Thanks for joining us for Part 2 of the Ghomeshi trial commentary. To get caught up on the basics, check out the first Ghomeshi post here.

The legal proceedings of the last few weeks have been hard for many and the outcome was more than disappointing, we hear. People felt that the system failed to do justice somehow, that the opportunity to change the social dialogue surrounding sex abuse was missed. The trial may be over but the social commentary is, we’re sure, only just beginning so we wanted to add our perspective to the discussion and we invite you to join us and do the same in the comments section below.

Some saw the trial as a shame, others saw it as a triumph of justice. Those with perspective understand that ‘good’ and ‘bad’ are only subjective labels, classifications of stimuli we receive from our environment. It’s all a matter of perspective and the choice of how you see something, is yours – as it is with any double standard.

Unfortunately, the female complainants did not have enough perspective, or perhaps information, to use the situation to their advantage. Rather than shedding new light on, or adding new perspective to, a common situation, they tried to lie and manipulate to garner support rather than taking the opportunity to expose their truth and start a real conversation about the facts. It didn’t work out for them AT ALL. We can explain why.

Free choice requires real data, information, truth. If your access to information is restricted then your ability to judge becomes impaired, your instincts can be manipulated. The women in the Ghomeshi case did have a chance to make history but, likely because their own access to information was limited and their own judgment impaired, they lied and ruined their chance. Why?

Perhaps due to shame, they avoided the truth and instead tried to influence (manipulate) our perceptions. Did they think we wouldn’t believe that Ghomeshi had hit them if they had admitted that they found themselves attracted to him despite the violence? As unbelievable and illogical as it sounds, that is the truth and their own confusion about their desire for him (and his hands) lost them the case.

What information, or perspective, were the women missing that would have allowed them to take advantage of this trial and ‘win’ the battle, even in the case of an acquittal? How could they have explained their illogical behaviour in a way that would have changed the dialogue, and the way we think, about sexual abuse? 

We think the answer has something to do with why Lucy wrote to Jian that she ‘loved his hands’ – or rather, probably, what he knew how to do with them. Our intention is not to shame her but to expose why she wrote those words and that requires breaking more than a few taboos. If we want change this world, we have to think outside the box and try something new: this is it.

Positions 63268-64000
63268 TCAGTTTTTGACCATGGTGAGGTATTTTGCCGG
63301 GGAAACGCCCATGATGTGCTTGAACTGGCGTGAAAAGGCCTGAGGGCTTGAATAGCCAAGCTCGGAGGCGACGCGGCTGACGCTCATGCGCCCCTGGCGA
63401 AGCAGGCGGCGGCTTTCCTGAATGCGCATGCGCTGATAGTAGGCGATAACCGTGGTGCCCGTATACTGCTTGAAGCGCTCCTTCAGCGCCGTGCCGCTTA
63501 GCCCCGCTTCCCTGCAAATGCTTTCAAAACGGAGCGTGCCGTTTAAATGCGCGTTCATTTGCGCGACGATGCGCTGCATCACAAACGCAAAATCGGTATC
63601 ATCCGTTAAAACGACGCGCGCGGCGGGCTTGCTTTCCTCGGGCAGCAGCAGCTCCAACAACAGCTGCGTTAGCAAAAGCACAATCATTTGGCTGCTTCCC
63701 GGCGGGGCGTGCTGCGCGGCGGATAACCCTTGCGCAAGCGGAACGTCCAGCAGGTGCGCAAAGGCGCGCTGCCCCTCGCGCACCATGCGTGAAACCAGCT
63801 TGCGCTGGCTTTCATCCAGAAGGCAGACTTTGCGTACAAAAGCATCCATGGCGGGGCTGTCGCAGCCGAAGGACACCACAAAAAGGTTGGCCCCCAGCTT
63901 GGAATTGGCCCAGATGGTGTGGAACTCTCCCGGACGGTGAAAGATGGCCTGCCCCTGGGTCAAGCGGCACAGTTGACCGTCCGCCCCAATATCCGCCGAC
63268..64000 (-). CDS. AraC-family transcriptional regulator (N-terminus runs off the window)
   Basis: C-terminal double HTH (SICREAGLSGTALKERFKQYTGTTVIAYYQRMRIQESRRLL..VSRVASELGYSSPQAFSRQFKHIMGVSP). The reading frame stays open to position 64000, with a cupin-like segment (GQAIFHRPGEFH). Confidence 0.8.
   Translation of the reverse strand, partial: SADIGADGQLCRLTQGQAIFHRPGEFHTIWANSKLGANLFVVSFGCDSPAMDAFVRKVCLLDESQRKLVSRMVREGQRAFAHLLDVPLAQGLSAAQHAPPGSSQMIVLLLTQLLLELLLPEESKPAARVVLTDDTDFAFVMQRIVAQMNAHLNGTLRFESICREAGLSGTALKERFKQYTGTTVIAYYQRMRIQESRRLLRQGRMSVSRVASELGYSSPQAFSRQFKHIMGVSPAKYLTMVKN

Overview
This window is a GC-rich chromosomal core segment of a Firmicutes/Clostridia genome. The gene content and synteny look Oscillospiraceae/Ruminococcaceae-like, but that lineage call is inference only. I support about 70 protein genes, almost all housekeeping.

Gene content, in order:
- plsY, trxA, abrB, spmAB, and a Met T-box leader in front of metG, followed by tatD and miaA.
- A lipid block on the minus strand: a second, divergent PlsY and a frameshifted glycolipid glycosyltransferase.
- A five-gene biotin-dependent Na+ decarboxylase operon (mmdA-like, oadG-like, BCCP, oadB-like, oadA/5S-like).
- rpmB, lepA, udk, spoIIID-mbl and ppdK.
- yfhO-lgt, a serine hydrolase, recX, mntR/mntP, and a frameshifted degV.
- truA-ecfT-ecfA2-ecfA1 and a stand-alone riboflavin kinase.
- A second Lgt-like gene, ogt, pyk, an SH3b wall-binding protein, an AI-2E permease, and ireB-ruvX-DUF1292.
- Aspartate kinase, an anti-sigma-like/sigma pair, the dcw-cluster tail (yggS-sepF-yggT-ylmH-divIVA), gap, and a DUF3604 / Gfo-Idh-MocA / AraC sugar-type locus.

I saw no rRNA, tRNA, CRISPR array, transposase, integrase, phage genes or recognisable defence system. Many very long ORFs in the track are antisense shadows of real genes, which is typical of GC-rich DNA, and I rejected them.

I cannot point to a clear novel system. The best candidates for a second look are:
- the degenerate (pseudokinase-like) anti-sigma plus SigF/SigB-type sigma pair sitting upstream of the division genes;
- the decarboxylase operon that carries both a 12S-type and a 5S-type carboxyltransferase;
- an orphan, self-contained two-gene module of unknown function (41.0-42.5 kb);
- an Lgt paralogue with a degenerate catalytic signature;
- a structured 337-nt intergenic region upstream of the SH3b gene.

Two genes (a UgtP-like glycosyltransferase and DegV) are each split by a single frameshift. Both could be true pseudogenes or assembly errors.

Double Standards and Real Equality

To start things off on a light note, please watch this short clip from the tv show FRIENDS, The one with the Girl who Hits Joey.

And now consider this example from my experience teaching English to kids in Thailand: the case of Hitting in the Classroom.

How do you deal with a crying child who is trying to tell you something but you can’t understand what they’re saying, you can just see they’re crying.

You act it out.

What happened? Did she hit you? *punch, punch*


What? What did she do? …Oh, she pushed you.

And then what?

In my first month, I learned the answer from one of the the K3 teachers, a sassy lil’ Thai woman who is very good at her job. She’s young and, as the Thai say, suay mak, very beautiful, but her class is kept in line!

I was teaching English in her class one day and some kids started fighting. He kicked me!

How did she handle it?

Did you kick him? she asked. The guilty look on the little boy’s face said yes. Kick him back, she instructs the crying boy.

Confused but eager the sobbing boy gathered all his might and kicked the other little boy as hard as he could. I was surprised, it looked like it would have hurt.

The second little boy had braced himself and didn’t flinch, even as the boy with tears on face waited, searching for some sign of a reaction.

It was a draw, fair play.

Ok? Mai bpen rai, (which sounds like ‘maybe lie’), no problem?

Both boys nodded. It was over. I use that tactic every time now.

It was fair play because there was an incident where someone felt hurt, they spoke up immediately, and they told the truth about what had happened. The accused stood the trial of all the other children pointing their finger and nodding in agreement, yes, he kicked him! The punishment was fair and just and everyone moved on with their life.